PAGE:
One of my friends expressed dismay at the cold, hard-hearted attitude of Tom Fletcher, in his article about tent-cities.

But is he any more unkind than the enablers opening up more and more ‘safe’ injection sites, and the people who seriously advocate that the rest of society should not only be made to pay for the upkeep of those crippled by the effects of alcohol and drugs, but also to pay for the drugs of their choice.

The story, as told by them, is that we keep people alive longer and in time they may be helped to stand on their own.  But the softer approach and the greater ease and access to drugs is increasing the number of people who get sucked into the maws of drug use, and drug addiction.

It isn’t only Abbotsford that has a burgeoning number of people camping in every nook and cranny of our city.  Making debilitating drugs more accessible is insanity.

I took these pictures in downtown Abbotsford today.  My friend, who has a much higher sense of public service than I do, saw the mess at this bus stop and at once began to clean it up, so I followed her sterling lead.  But after putting about 20 used needles into a plastic bag I began to think seriously about what my hands were touching, and stopped.  I took the photos after we’d cleaned up most of the area.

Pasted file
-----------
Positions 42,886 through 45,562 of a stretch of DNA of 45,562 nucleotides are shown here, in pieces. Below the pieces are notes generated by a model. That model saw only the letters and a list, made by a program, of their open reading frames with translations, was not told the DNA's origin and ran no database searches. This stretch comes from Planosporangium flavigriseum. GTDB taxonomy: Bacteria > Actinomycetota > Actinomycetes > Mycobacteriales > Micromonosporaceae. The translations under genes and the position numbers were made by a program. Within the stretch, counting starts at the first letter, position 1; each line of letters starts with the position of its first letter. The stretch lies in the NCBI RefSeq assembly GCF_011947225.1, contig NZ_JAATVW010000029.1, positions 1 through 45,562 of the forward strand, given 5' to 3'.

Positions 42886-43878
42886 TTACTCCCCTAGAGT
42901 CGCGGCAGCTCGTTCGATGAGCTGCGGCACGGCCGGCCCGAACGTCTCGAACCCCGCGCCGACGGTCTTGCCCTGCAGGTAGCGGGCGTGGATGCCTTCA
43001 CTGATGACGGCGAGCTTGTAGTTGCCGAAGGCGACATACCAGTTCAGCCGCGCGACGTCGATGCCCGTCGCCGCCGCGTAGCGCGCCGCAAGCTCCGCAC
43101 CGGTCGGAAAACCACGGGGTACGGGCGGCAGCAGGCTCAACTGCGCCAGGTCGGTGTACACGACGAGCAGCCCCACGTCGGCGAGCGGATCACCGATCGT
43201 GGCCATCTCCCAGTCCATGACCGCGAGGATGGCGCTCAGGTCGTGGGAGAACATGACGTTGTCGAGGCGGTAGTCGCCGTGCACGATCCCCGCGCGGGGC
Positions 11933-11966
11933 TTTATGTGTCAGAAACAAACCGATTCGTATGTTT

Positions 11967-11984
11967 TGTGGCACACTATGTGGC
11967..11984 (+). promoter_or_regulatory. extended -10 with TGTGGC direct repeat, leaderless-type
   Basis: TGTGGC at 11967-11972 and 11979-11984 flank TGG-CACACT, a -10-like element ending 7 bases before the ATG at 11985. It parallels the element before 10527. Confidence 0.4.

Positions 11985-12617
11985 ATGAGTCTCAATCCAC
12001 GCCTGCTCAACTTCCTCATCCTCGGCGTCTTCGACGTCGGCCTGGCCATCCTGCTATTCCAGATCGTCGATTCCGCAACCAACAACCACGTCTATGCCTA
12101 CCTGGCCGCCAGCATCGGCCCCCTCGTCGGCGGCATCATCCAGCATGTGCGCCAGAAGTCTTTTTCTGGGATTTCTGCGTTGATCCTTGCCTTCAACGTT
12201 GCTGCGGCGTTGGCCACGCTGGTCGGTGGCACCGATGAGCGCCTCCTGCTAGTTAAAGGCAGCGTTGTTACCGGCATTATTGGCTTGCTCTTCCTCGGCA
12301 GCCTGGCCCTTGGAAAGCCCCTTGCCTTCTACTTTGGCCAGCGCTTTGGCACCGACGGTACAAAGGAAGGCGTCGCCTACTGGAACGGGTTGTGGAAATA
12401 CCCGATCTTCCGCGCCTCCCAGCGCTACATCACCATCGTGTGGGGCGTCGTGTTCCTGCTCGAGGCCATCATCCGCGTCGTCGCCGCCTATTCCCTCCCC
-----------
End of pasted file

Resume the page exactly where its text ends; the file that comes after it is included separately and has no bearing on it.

The used needles were on the street for at least two hours.  I’ve heard some awful stories about the areas serviced by ‘safe injection sites’ being littered with used needles too.

What is needed is help out of addiction, not mollycoddling enablers pretending drugs can be made friendly.  We need politicians with back-bone to lead the way out of this morass.  Use public money wisely, for the good of society, not to keep them helpless slaves to drugs.

For many years I volunteered and spent time with people who know first-hand that drugs destroy lives, and only getting free of those tentacles opens the way to freedom, self-respect and restored healthy relationships.

From CKNW:  Health Canada has approved a new supervised injection service to operate in Vancouver at 528 Powell St. The new six supervised injection booths will be open 12 hours a day from 9 a.m. to 9 p.m. It is expected to be fully operational in June once renovations are complete.​

Two other sites have also been approved in Surrey.

Tristan Hopper: